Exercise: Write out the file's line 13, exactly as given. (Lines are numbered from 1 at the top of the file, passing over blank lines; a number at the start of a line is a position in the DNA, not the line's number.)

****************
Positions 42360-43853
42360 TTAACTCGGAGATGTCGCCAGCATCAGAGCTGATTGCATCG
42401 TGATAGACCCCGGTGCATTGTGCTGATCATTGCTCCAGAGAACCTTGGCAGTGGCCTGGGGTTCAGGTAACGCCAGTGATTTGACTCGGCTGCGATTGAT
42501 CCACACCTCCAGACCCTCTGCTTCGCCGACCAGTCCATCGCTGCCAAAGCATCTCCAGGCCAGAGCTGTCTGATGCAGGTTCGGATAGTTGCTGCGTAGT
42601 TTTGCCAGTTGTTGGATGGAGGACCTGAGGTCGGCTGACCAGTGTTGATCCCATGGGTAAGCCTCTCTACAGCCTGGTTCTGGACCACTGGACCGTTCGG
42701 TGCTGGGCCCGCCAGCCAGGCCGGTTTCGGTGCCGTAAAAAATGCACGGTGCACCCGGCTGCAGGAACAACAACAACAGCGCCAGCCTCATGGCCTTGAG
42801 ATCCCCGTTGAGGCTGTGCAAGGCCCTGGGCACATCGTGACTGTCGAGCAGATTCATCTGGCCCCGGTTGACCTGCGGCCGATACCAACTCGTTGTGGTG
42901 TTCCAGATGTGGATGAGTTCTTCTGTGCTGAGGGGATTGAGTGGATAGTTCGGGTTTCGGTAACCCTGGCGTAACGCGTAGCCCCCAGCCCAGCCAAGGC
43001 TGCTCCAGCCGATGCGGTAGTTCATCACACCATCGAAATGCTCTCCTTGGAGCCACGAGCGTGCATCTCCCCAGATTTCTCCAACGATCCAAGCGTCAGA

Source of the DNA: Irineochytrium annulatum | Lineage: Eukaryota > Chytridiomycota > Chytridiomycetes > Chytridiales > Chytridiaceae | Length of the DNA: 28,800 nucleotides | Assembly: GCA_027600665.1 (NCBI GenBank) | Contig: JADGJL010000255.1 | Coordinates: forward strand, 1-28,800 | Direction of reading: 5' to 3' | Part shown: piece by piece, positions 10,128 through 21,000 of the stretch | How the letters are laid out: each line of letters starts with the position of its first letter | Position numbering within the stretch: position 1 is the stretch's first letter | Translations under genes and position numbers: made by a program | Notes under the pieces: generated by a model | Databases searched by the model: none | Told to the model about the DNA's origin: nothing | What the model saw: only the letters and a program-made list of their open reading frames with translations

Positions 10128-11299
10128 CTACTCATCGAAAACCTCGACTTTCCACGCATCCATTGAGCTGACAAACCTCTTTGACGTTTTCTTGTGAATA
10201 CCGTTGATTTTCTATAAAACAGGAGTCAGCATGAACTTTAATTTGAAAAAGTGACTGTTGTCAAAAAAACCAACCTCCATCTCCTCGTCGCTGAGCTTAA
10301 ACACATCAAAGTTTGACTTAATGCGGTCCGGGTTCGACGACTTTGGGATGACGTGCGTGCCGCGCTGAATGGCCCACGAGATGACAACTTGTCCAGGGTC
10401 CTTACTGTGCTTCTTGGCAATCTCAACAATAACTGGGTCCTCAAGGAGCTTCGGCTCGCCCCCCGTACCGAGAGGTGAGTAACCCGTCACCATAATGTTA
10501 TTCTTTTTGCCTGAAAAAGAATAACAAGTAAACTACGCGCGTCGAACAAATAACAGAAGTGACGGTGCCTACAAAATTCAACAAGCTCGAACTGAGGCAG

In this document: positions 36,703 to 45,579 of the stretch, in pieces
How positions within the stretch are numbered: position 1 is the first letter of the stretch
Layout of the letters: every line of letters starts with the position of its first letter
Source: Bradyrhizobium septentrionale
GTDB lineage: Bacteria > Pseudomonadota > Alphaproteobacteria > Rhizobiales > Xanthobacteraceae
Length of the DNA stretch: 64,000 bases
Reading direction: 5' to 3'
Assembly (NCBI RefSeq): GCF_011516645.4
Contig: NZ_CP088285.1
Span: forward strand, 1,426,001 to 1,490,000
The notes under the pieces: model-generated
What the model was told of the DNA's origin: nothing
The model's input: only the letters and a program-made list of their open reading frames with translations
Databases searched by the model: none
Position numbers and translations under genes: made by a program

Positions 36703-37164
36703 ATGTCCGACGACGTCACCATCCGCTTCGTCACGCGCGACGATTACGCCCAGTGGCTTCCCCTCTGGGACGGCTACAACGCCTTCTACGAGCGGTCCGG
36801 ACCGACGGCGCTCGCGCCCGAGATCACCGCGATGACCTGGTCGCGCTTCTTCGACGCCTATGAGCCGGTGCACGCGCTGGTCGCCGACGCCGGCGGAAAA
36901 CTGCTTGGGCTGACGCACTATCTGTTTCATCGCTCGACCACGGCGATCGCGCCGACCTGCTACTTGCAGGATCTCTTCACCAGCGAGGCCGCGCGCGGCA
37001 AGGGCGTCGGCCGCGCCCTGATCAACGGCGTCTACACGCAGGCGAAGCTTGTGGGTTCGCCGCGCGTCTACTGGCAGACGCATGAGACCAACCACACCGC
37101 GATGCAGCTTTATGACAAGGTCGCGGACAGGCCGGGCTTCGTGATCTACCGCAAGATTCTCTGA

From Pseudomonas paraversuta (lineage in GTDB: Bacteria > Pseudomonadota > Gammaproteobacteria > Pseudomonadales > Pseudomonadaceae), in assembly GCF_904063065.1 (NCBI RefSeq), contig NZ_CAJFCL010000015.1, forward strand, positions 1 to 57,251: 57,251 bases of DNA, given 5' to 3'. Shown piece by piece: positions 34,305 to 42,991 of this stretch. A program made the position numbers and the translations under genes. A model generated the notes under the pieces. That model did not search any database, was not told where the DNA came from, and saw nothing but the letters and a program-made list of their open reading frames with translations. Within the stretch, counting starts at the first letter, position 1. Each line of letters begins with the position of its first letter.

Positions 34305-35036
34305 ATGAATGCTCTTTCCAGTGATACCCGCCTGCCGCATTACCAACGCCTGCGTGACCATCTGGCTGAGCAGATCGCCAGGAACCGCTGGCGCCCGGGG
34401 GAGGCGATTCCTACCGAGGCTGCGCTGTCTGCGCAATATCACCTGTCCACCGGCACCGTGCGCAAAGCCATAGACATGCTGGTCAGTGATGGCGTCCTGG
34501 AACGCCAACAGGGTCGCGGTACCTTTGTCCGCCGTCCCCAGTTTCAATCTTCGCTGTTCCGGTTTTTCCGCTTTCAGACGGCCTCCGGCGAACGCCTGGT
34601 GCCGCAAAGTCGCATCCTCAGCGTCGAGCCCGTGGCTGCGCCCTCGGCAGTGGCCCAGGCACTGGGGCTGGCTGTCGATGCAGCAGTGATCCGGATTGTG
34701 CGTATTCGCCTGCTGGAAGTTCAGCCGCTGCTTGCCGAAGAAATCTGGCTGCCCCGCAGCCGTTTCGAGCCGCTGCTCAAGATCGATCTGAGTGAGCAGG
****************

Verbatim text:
10201 CCGTTGATTTTCTATAAAACAGGAGTCAGCATGAACTTTAATTTGAAAAAGTGACTGTTGTCAAAAAAACCAACCTCCATCTCCTCGTCGCTGAGCTTAA